Yep, this is how we yanks do it now, all big stick, and speaking very loudly. And now that the Abrams tank has replaced the U.S. Department of State here's the helmet our fighting men and women are wearing to protect their noggins while operating in armored vehicles.
Behold the US Combat Vehicle Crewman's (CVC) helmet manufactured by those fine folks at Gentex Inc. in Carbondale Pennsylvania, who've been in the biz since Vietnam days.
This newer version of the CVC helmet (below) illustrates the mic in place.
Left side view shows the only other deficit of my example of this helmet, note one of the fastening straps for the cranial plate is missing.
Top view demonstrates the scuffing that typifies a "salty" helmet.
----------------This Just In:------------
The numbers 4-6 usually are the vehicle number. We did this when I was in
> the Field Artillery. The helmets were assigned to that self-propelled gun
> and needed to be counted during inventory. We also painted logos on the
> helmets and sometimes put nicknames in them. I have one I happen to bring
> home one day after training. I also got 2 empty shells the supply sergeant
> was throwing in the dumpster.
> Tim W.
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The inside is extremely well padded, and allows a great deal of airflow. This view also begins our tour of the integrated electronics package of this helmet.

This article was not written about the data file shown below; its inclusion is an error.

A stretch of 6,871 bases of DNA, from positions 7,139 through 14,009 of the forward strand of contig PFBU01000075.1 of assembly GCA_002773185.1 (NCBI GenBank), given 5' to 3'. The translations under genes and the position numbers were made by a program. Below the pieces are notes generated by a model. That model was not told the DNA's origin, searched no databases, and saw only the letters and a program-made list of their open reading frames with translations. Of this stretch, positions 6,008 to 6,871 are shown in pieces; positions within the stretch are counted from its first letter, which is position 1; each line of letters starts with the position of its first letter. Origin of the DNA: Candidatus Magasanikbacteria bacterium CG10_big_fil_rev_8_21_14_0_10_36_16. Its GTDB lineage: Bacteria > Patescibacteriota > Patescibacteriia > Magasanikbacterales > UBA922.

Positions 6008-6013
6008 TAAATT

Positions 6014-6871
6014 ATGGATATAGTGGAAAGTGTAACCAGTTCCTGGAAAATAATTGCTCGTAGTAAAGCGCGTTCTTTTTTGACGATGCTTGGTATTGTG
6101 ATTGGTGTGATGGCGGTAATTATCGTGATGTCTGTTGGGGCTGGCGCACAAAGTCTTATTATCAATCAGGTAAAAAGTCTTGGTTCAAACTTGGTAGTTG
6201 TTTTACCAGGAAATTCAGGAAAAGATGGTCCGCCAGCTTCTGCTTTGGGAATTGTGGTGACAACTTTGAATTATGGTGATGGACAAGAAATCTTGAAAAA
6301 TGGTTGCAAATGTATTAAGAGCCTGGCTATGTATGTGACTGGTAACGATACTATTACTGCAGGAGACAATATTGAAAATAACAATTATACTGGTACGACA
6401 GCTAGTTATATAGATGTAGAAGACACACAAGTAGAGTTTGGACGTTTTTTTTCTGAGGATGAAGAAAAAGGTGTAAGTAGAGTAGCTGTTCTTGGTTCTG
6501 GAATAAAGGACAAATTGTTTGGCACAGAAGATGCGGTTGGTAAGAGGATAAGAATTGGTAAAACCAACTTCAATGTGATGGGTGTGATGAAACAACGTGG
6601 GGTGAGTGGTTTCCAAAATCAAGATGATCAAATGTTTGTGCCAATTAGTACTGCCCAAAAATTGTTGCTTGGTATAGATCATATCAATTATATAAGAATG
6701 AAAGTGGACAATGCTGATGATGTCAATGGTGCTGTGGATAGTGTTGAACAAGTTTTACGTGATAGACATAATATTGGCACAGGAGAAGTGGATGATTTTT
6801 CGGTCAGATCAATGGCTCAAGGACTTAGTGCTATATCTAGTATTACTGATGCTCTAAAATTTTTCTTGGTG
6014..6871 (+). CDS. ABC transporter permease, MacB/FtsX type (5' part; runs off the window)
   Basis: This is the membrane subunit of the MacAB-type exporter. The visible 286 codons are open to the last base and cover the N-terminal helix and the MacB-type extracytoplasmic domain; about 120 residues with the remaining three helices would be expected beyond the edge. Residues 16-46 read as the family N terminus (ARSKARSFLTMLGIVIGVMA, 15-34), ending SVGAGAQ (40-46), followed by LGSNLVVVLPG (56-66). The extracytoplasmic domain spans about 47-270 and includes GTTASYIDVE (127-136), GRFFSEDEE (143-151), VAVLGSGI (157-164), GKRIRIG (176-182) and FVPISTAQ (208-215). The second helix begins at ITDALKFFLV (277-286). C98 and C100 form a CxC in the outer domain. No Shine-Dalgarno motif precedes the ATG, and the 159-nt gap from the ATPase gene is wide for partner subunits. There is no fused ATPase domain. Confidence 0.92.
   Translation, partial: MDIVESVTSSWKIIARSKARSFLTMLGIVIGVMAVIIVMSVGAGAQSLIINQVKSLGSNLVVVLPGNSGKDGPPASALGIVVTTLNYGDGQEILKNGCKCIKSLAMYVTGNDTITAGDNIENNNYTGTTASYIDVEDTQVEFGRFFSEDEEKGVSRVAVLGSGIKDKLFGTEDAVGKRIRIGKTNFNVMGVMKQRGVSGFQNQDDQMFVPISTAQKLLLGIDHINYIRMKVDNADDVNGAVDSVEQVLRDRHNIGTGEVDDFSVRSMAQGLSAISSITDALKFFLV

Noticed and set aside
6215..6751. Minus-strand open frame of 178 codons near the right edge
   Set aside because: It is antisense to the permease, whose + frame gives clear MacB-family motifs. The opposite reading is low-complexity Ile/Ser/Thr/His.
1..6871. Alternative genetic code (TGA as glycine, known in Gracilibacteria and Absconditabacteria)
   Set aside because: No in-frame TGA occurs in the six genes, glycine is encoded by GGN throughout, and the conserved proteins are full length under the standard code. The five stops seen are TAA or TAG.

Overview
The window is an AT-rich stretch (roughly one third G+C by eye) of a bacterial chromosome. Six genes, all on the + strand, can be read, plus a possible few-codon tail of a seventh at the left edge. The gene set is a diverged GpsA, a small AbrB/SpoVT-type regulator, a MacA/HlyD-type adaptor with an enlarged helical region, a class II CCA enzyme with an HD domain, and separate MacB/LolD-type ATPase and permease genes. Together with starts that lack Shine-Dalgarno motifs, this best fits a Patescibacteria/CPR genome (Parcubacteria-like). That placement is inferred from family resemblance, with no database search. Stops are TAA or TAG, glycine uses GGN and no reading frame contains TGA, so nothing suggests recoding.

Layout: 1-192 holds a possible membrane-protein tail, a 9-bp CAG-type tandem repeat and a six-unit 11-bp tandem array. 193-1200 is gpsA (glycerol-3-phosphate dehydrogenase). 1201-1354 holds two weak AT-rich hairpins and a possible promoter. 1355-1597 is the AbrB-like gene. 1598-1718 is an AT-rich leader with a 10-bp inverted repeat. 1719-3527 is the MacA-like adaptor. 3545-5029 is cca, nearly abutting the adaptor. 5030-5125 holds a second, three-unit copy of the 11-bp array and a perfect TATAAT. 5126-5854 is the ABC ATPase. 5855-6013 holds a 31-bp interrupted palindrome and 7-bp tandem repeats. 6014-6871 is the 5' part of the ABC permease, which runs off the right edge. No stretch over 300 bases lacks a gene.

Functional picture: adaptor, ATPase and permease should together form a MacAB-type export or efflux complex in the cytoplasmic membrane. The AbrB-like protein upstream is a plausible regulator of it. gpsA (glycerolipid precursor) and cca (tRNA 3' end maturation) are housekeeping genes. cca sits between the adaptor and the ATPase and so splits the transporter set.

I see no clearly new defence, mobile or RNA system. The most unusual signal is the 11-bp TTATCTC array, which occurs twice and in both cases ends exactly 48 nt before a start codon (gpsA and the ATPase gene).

Headphones are well padded and recessed to provide acoustic insulation as well as comfort.
-----------reader comment --------
The function of the spring loaded toggle switch is to talk over the mike.
When you pushed it back to the locked position, you can talk only internal
to your crew. When it moved it forward, you can talk on the radio, that is
why it was spring-loaded to the front. There also is a "spaghetti" cord
that plugs into the helmet and into the vehicle CVC box.
I used to love hearing new Privates (and Lieutenants) push the switch to
the front and start cussing over the radio.
This robust, spring loaded clamp holds the cabling in place at the lower rear of the helmet, nice and snug where it won't get entangled within the cramped confines of an AFV.
That's right, a hard outer shell protecting a delicious chocolate center (Marine Corps model has peanut center). Same concept, except M&Ms don't use velcro and the CVC helmet won't melt in your hand or in your mouth.
Although non-ballistic, this shell can take quite a bit of abuse.
As with all other components of this helmet, the shell is extremely well marked.
accession number: MOA hmar 298.78.95
United States Combat Vehicle Crewman's Helmet
Acquired 2007, ebay.
Purchase price :$25.00
Condition: very good
to catch up on the latest regarding the Civil War combat that continues in my garden.